As a young writer, I operated strictly as a poet and novelist. I had a Howard Roark-type complex about my art and thought I was Homer’s gift to writing. In some ways I miss that uncompromising little shit; in other ways, I’m glad that part of me is dead. I still retain a certain disdain for journalism and blogging—but now I’m running an online publication myself. Now I find compromise is necessary, to an extent.
Yes, things are changing fast in the writing world and not necessarily for the better, but as the founder of one online publication, the editor for another, and writer of many other things, I can tell you quality is still king in any format. But you knew that didn’t you? Well your writing doesn’t say so. All I can do is offer some tough-loving (often contradicting) tips on how to be a tolerable writer, sometimes, and make your form a little more acceptable.
First off, I hate you.
You’re the enemy and I’m a self-righteous pseudo-intellectual fuck. If you’re not competitive about writing then you’ve already lost, or just don’t take it seriously enough to make a living doing it. I really don’t give a shit about your dream journal. Good, now we can be friends. When I give you tips, I probably don’t think you’re a threat. If I read your writing, I’m learning your form, gathering intelligence, or just measuring you up. It’s a pissing contest.
Admit it, deep down you think you’re the greatest writer on the face of the planet. You need to have confidence, but not so much that you become the delusional asshole that writes 50 Shades of Grey and thinks it can get published. Fuck me.
Everything you write is a small stepping stone towards something mediocre.
Hate your writing.
Not everything you write is worthy of seeing the light of day. Actually, a lot of what you write doesn’t need to see the light of day. Remember that everything you write is a small stepping stone towards something mediocre. I wrote a novel and a collection of short stories and poetry that deserve to be mockingly read by Carrot Top. You want to make a film out of your “it was actually a dream the whole time” script? No. Put that shit in the black folder—good writing exercise, man. Just accept it as that, and maybe you can pull lines from it for something better. And for god’s sake take down your Blogspot, WordPress or travel blog, because, trust me, we make fun of you. A lot. Unless you’re a good writer. Just know you’re putting it out there to be judged.
Respect the language.
Don’t you dare call yourself a writer if you can’t respect basic rules of grammar, spelling, diction and syntax (actually don’t call yourself a writer until you make a living doing it because we make fun of those people too). I don’t give a fuck if you’re trying to be cool, or contemporary, or stylish, or finding your own Jack-off-hipster-Kerouac voice, if you put trash like wanna, gonna, lol or omg in it, I’m going to completely lose respect for your piece and overall validity as an author. This isn’t a conversation with an Appalachian moonshiner, this is writing. If you want others to take your writing seriously then you need to take it seriously. Don’t be lazy. The rules of grammar apply wherever you are. I have some wiggle room with blogs, I suppose, but not much. You can bend the rules of grammar and style when you’re Faulkner, or me.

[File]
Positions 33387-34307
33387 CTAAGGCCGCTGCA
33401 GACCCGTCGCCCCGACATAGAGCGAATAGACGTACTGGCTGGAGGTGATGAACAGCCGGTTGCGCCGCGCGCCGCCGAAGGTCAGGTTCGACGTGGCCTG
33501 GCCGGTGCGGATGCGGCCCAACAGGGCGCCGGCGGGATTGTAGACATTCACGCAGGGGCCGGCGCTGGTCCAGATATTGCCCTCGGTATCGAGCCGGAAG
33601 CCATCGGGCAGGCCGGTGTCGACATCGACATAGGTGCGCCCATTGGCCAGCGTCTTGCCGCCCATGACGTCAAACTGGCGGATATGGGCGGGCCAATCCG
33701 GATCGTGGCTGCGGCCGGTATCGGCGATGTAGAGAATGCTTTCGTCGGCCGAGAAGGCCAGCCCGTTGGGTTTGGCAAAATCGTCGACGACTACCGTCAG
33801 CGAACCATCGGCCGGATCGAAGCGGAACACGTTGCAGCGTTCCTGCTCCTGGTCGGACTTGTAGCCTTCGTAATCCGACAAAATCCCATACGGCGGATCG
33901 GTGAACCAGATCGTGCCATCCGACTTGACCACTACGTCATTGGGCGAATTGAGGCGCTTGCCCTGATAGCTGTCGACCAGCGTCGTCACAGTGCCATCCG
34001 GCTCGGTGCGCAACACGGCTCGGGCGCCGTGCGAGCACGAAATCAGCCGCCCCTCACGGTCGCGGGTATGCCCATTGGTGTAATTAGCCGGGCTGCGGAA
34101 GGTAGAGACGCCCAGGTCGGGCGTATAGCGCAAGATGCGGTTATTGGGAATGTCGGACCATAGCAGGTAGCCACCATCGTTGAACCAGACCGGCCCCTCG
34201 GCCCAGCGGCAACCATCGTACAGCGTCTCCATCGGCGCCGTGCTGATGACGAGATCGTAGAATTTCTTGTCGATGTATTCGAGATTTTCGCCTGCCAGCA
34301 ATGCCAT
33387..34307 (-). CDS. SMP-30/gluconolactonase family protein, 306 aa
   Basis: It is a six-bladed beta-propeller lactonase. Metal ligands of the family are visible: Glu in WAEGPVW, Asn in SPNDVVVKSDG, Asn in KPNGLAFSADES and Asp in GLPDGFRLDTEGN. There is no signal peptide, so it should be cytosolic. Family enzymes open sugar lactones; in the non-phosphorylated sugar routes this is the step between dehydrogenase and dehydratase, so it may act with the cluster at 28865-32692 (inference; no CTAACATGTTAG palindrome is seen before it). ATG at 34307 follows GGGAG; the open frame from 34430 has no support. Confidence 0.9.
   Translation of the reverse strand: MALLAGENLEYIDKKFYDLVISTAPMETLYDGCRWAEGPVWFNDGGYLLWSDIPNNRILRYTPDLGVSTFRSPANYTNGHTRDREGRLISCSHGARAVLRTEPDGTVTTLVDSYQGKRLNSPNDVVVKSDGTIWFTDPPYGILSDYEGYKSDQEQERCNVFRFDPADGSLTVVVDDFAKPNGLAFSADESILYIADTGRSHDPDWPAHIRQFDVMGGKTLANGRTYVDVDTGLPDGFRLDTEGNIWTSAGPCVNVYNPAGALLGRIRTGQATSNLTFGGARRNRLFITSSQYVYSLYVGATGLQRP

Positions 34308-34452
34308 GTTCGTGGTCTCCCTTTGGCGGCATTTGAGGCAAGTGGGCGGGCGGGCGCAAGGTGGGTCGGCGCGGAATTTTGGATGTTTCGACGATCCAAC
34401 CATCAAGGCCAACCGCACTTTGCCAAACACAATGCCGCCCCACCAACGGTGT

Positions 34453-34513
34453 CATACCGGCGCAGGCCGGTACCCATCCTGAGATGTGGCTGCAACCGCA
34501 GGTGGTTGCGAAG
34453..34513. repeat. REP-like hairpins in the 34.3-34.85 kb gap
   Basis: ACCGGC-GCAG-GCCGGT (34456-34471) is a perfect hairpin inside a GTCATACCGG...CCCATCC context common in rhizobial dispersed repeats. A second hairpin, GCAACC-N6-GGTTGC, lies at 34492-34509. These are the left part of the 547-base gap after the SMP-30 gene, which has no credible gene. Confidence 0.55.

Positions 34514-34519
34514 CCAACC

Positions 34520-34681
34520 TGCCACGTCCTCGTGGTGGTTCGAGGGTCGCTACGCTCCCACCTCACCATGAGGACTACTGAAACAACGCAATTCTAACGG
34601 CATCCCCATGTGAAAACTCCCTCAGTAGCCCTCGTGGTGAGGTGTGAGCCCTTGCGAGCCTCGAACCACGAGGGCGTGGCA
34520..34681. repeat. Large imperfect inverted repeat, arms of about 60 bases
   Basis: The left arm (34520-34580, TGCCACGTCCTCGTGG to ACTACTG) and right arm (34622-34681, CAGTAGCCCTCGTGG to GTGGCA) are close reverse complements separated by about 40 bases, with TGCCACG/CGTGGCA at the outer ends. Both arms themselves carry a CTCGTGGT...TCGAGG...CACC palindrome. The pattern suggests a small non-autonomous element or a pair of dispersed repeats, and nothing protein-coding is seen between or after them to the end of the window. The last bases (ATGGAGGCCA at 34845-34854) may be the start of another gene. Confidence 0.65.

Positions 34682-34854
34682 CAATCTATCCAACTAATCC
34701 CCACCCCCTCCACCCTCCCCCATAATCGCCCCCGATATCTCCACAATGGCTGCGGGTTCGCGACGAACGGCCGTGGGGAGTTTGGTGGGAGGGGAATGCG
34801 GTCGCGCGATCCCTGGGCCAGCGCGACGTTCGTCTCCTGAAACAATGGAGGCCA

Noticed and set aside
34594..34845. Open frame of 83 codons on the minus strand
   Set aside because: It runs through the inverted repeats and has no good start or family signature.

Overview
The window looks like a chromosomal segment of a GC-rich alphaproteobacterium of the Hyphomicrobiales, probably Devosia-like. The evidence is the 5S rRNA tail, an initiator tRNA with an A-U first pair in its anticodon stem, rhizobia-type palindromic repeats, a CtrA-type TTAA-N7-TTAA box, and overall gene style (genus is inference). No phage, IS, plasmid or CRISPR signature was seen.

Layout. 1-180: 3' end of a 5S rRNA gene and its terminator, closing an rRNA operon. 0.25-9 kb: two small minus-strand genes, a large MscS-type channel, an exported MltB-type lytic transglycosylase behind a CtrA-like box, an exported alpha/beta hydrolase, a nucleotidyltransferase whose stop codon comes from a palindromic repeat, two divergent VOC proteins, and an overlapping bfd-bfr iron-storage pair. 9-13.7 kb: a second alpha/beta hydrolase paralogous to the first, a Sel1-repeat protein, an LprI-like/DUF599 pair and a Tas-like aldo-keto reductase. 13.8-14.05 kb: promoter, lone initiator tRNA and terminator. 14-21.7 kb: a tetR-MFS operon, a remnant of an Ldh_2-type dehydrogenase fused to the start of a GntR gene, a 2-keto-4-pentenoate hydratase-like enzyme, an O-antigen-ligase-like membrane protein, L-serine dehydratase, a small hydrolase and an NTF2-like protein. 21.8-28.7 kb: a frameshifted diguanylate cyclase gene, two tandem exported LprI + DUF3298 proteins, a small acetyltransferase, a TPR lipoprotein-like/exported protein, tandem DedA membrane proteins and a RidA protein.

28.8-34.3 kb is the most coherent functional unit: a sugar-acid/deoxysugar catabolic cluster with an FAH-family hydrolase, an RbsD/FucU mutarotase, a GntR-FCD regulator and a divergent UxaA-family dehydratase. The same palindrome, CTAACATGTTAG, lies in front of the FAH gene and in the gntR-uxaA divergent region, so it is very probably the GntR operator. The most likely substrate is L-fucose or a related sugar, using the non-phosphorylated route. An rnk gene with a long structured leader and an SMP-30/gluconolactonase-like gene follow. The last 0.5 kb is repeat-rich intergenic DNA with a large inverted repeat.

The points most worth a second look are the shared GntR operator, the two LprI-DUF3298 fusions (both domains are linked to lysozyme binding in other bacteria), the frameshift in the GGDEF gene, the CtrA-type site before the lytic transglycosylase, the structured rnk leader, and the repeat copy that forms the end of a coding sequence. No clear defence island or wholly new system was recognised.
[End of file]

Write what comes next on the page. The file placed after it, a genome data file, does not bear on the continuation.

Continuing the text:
Read. No shit.
But when I say “read,” I don’t mean that fluff-beach-novel-young-adult-fiction Chuck Palahniuck crap. Don’t reread Harry Potter. Don’t just read blogs, articles or the ingredients list on your gluten-free yuppie food. I mean Literature, with a capital L. Something intellectually stimulating, something that is a challenge to read, something that has a style to the language, something that makes you better for having read it. Having a good literary base only helps you in every facet of your intellectual career, and life in general. This is the easiest, most enriching thing you can do as a writer. Don’t know where to start? Start with Homer, Hamlet, the classics, then read a single piece of Keats’ poetry for a week straight over and over again. Then read all 100 of these, and burn your self-help books immediately.
Write in a different way.
Pun intended. Get off that life-draining computer, and use a pen and paper. But don’t be that asshole at a coffee shop with a typewriter. I handwrite most of my stuff, even screenplays; it has benefited me tremendously because my ideas and language become more free-flowing and not controlled by the government. The down-side with a slight up-side: You’ll have to transcribe all of your work to a computer eventually anyway (unless you’re transcribing it for your travel blog, then don’t worry about it), and this is a great opportunity for heavy revision. Also, don’t be restricted by some salty asshole who distilled “the myths”; abiding by anyone’s rules of writing, including mine, makes you creatively inadequate later in life. I will literally dick-punch the next writer to mention Joseph Campbell. Certainly know the template, know your form, but don’t follow it like a fucking playbook. If you feel like writing a scene that doesn’t happen for another three acts, write it. Also this last bit of advice is only applicable if you respect the language.
As in any other craft, just because people are producing mass amounts of shit doesn’t mean you should too. This is especially true given how much material is out there. Don’t just say, “Oh I can do that.” Because any asshole can produce the forgettable rank inhabiting the web. Create something infallible. At this point, I hope you’re pissed off enough at me to go out there and write something worth a damn.
Photo by Josh Stuyvesant.